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Digital electronic circuits operate with voltages of **two logic levels**namely Logic Low and Logic High. The range of voltages corresponding to Logic Low is represented with ‘0’. Similarly, the range of voltages corresponding to Logic High is represented with ‘1’.

The basic digital electronic circuit that has one or more inputs and single output is known as **Logic gate**. Hence, the Logic gates are the building blocks of any digital system. We can classify these Logic gates into the following three categories.

- Basic gates
- Universal gates
- Special gates

Now, let us discuss about the Logic gates come under each category one by one.

In earlier chapters, we learnt that the Boolean functions can be represented either in sum of products form or in product of sums form based on the requirement. So, we can implement these Boolean functions by using basic gates. The basic gates are AND, OR & NOT gates.

An AND gate is a digital circuit that has two or more inputs and produces an output, which is the **logical AND** of all those inputs. It is optional to represent the **Logical AND** with the symbol ‘.’.

The following table shows the **truth table** of 2-input AND gate.

A | B | Y = A.B |
---|---|---|

0 | 0 | 0 |

0 | 1 | 0 |

1 | 0 | 0 |

1 | 1 | 1 |

Here A, B are the inputs and Y is the output of two input AND gate. If both inputs are ‘1’, then only the output, Y is ‘1’. For remaining combinations of inputs, the output, Y is ‘0’.

The following figure shows the **symbol** of an AND gate, which is having two inputs A, B and one output, Y.

This AND gate produces an output (Y), which is the **logical AND** of two inputs A, B. Similarly, if there are ‘n’ inputs, then the AND gate produces an output, which is the logical AND of all those inputs. That means, the output of AND gate will be ‘1’, when all the inputs are ‘1’.

An OR gate is a digital circuit that has two or more inputs and produces an output, which is the logical OR of all those inputs. This **logical OR** is represented with the symbol ‘+’.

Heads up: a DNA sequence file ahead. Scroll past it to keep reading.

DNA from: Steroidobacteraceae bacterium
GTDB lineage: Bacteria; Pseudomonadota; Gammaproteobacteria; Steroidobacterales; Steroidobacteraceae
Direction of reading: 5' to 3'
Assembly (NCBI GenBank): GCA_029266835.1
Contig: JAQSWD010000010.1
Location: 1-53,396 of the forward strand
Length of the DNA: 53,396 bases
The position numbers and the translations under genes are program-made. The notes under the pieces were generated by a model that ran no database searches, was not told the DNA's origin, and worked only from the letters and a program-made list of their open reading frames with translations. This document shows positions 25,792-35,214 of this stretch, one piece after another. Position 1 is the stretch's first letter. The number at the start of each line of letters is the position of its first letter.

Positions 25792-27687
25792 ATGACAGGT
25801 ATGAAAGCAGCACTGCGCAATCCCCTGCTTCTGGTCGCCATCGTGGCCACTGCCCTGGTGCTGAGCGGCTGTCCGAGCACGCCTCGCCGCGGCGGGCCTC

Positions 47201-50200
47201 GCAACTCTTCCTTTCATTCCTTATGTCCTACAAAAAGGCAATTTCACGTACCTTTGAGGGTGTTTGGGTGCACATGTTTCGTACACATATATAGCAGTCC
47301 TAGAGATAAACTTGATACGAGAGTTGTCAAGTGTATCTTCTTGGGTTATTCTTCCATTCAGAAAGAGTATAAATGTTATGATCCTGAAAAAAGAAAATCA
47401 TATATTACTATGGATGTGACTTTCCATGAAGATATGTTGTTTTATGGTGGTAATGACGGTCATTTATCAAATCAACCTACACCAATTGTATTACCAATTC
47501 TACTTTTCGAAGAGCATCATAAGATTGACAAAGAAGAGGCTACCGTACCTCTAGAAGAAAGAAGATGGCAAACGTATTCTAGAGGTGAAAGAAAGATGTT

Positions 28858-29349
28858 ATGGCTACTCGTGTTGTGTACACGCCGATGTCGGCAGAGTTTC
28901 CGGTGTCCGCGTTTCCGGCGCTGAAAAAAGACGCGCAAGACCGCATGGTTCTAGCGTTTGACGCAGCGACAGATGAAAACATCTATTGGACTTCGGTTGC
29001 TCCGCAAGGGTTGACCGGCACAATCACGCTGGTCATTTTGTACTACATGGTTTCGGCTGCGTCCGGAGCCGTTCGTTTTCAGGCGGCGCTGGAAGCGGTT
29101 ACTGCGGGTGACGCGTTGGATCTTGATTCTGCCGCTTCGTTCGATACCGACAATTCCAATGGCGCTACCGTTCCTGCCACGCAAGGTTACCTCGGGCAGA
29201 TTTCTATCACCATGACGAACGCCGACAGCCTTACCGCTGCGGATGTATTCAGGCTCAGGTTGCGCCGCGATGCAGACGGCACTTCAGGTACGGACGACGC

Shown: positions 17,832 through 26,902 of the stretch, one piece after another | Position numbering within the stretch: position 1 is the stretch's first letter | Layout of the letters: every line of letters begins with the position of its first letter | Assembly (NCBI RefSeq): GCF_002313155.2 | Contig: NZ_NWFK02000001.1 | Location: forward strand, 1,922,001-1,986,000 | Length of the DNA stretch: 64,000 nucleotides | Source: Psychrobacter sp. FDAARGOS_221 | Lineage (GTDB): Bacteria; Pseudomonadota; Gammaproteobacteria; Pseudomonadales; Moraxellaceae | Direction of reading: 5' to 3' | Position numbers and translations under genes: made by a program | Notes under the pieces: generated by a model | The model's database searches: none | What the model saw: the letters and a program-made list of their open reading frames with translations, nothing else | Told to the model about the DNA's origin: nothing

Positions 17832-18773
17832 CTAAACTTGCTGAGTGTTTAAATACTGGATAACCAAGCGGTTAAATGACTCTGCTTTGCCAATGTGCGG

The following table shows the **truth table** of 2-input OR gate.

A | B | Y = A + B |
---|---|---|

0 | 0 | 0 |

0 | 1 | 1 |

1 | 0 | 1 |

1 | 1 | 1 |

Here A, B are the inputs and Y is the output of two input OR gate. If both inputs are ‘0’, then only the output, Y is ‘0’. For remaining combinations of inputs, the output, Y is ‘1’.

The following figure shows the **symbol** of an OR gate, which is having two inputs A, B and one output, Y.

This OR gate produces an output (Y), which is the **logical OR** of two inputs A, B. Similarly, if there are ‘n’ inputs, then the OR gate produces an output, which is the logical OR of all those inputs. That means, the output of an OR gate will be ‘1’, when at least one of those inputs is ‘1’.

A NOT gate is a digital circuit that has single input and single output. The output of NOT gate is the **logical inversion** of input. Hence, the NOT gate is also called as inverter.

The following table shows the **truth table** of NOT gate.

A | Y = A’ |
---|---|

0 | 1 |

1 | 0 |

Here A and Y are the input and output of NOT gate respectively. If the input, A is ‘0’, then the output, Y is ‘1’. Similarly, if the input, A is ‘1’, then the output, Y is ‘0’.

The following figure shows the **symbol** of NOT gate, which is having one input, A and one output, Y.

This NOT gate produces an output (Y), which is the **complement** of input, A.

NAND & NOR gates are called as **universal gates**. Because we can implement any Boolean function, which is in sum of products form by using NAND gates alone. Similarly, we can implement any Boolean function, which is in product of sums form by using NOR gates alone.

NAND gate is a digital circuit that has two or more inputs and produces an output, which is the **inversion of logical AND** of all those inputs.

The following table shows the **truth table** of 2-input NAND gate.